Rifaximin alters gut microbiota profile, but does not affect systemic inflammation - a randomized controlled trial in common variable immunodeficiency
Jørgensen, Silje Fjellgård; Macpherson, Magnhild Eide; Bjørnetrø, Tonje; Holm, Kristian; Kummen, Martin; Rashidi, Azita; Michelsen, Annika; Lekva, Tove; Halvorsen, Bente; Trøseid, Marius; Mollnes, Tom Eirik; Berge, Rolf Kristian; Yndestad, Arne; Ueland, Thor; Karlsen, Tom Hemming; Aukrust, Pål; Hov, Johannes Espolin Roksund; Fevang, Børre
Journal article, Peer reviewed
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Original versionScientific Reports. 2019, 9:167 1-10. 10.1038/s41598-018-35367-7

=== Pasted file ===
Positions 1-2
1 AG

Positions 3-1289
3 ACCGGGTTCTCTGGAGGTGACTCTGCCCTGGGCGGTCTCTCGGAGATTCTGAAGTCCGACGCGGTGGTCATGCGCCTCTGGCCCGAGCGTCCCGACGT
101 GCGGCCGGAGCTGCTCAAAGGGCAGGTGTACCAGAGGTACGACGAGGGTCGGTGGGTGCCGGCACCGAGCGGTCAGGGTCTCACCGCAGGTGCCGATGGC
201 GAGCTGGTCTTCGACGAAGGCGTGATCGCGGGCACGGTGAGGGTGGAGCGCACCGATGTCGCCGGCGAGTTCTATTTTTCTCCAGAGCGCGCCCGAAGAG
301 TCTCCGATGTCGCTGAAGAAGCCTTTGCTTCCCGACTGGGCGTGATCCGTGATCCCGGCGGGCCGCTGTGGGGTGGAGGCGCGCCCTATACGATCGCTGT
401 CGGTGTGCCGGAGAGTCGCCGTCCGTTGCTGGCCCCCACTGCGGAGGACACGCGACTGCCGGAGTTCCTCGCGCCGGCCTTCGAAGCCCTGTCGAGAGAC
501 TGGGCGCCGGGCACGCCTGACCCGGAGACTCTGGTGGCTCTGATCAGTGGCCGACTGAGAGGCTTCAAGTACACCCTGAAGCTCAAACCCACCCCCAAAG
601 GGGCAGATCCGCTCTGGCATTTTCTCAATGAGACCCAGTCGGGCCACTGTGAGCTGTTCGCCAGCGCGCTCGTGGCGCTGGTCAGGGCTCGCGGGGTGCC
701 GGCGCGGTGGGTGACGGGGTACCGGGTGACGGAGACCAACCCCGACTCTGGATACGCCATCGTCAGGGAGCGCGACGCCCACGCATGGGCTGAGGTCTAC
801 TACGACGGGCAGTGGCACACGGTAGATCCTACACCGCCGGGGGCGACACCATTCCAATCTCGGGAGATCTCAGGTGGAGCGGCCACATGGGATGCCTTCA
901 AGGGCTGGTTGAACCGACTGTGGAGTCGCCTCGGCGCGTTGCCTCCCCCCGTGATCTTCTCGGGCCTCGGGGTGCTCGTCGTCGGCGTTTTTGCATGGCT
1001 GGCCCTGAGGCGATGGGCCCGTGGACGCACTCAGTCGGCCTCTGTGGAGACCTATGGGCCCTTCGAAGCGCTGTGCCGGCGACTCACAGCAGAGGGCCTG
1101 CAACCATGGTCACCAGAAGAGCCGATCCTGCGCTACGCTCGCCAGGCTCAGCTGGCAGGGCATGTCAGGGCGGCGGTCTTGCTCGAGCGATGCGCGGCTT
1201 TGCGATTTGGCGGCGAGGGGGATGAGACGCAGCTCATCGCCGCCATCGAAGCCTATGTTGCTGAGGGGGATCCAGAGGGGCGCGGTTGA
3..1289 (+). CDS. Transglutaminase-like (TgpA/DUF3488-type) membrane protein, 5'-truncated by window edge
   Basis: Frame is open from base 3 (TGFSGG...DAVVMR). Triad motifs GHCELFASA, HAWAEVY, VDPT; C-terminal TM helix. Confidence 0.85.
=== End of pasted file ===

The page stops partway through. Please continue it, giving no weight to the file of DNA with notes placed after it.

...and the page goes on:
Common variable immunodeficiency (CVID) patients have reduced gut microbial diversity compared to healthy controls. The reduced diversity is associated with gut leakage, increased systemic inflammation and ten “key” bacteria that capture the gut dysbiosis (dysbiosis index) in CVID. Rifaximin is a broad-spectrum non-absorbable antibiotic known to reduce gut leakage (lipopolysaccharides, LPS) in liver disease. In this study, we explored as a ‘proof of concept’ that altering gut microbial composition could reduce systemic inflammation, using CVID as a disease model. Forty adult CVID patients were randomized, (1:1) to twice-daily oral rifaximin 550 mg versus no treatment for 2 weeks in an open-label, single-centre study. Primary endpoints were reduction in plasma/serum levels of soluble (s) CD14, sCD25, sCD163, neopterin, CRP, TNF, LPS and selected cytokines measured at 0, 2 and 8 weeks. Secondary endpoint was changes in intra-individual bacterial diversity in stool samples. Rifaximin-use did not significantly change any of the inflammation or gut leakage markers, but decreased gut microbial diversity compared with no treatment (p = 0.002). Importantly, the gut bacteria in the CVID dysbiosis index were not changed by rifaximin. The results suggest that modulating gut microbiota by rifaximin is not the chosen intervention to affect systemic inflammation, at least not in CVID.